As far as same pay–If you are say a reding teacher and you get the low readers- they score”low” so you should get less pay? Maybe we should do the “combat pay” thing?? If the class room teacher does her /his job- sal. should be the same — To often the idea of merit pay has been based on if your a “pet” not based on how good you may or may not be doing in the class rm. Things are not broke in Ks. Our Kids are in the top 10 and when compare fairly we go toe to toe with the Wld. Lets not throw everything out because of Politics.
      Now to the spelling – sorry – the majical fingers do work as fast as the mind inbetween classes trying to get this out. I will slow dn a bit.

  • John R. LaPlante  On April 14, 2010 at 1:26 pm

    I’ll admit that some school leaders don’t do a good job of evaluating teachers. Then again, I suspect not being good is part of their job. More on that in an upcoming post.

    But that does not mean that evaluation is not possible. In fact, I’m glad you think it IS possible. So why, then, should student performance not be one of the factors used in an evaluation?

    Principals are subjective and have pet employees? Welcome to the world the rest of us inhabit. We should root out such favoritism where it exists, but the fact it exists shouldn’t mean there are no performance-based evaluations.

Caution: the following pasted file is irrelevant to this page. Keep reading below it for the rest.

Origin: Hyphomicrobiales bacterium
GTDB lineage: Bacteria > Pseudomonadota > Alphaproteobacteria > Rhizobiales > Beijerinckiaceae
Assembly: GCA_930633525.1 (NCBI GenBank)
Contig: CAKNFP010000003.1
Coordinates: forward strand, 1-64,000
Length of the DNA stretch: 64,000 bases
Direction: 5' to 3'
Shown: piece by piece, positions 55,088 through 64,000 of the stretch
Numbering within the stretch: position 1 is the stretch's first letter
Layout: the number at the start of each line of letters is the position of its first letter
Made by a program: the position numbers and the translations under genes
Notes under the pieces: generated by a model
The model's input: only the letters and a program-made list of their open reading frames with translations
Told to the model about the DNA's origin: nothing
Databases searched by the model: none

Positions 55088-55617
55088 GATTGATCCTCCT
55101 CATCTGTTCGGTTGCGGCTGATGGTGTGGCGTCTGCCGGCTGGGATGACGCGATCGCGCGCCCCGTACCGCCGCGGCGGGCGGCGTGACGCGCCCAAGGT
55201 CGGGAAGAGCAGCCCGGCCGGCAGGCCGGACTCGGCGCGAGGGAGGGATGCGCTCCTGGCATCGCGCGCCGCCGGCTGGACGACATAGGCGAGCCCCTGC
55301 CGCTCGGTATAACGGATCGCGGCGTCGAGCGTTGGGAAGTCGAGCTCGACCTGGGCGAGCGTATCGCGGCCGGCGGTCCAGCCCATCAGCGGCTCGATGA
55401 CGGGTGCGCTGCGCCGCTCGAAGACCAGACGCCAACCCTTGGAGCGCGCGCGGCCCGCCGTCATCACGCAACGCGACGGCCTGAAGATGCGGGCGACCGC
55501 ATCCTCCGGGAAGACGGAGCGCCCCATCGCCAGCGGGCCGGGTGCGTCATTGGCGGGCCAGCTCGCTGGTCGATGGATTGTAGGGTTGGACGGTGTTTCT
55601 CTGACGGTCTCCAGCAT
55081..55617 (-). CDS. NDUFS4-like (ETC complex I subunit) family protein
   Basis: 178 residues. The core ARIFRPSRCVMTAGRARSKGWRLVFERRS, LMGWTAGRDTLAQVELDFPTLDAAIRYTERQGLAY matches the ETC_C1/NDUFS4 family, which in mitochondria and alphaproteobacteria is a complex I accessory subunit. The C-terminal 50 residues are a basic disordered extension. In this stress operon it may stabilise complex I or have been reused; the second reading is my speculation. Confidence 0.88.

By the way, aren’t grades that teachers themselves give out to students sometimes subject to a little subjectivity? Yet … OK, some teachers may think it’s fine to do away with all grades.

    K.W., you ask about the reading teacher who is assigned students with poor reading scores. Is it unfair to evaluate that person? Only if we judge the teacher based simply on how the students perform on one test. How about evaluating them on how much the students learn over a school year? It need not be the ONLY component, but as the National Council for Teacher Quality says, it should be the preponderant factor in granting tenure–and perhaps pay as well.

    K.W., you mention doctors and nurses not being subjected to rules set by others. But they are subjected to rules set by others, including insurance company officials and officials in government regulatory bodies–and those latter people, in turn, take their cue from politicians. This is not an idea situation (I think health care is far too regulated and it’s only going to become more so under the new health care law). But teachers are not the only people subject to laws laid down by people who don’t practice the art.

    Should teachers have more say in what goes on? Absolutely. That’s one of the premises of site-based management and charter schools. Would that the numbers of both increase.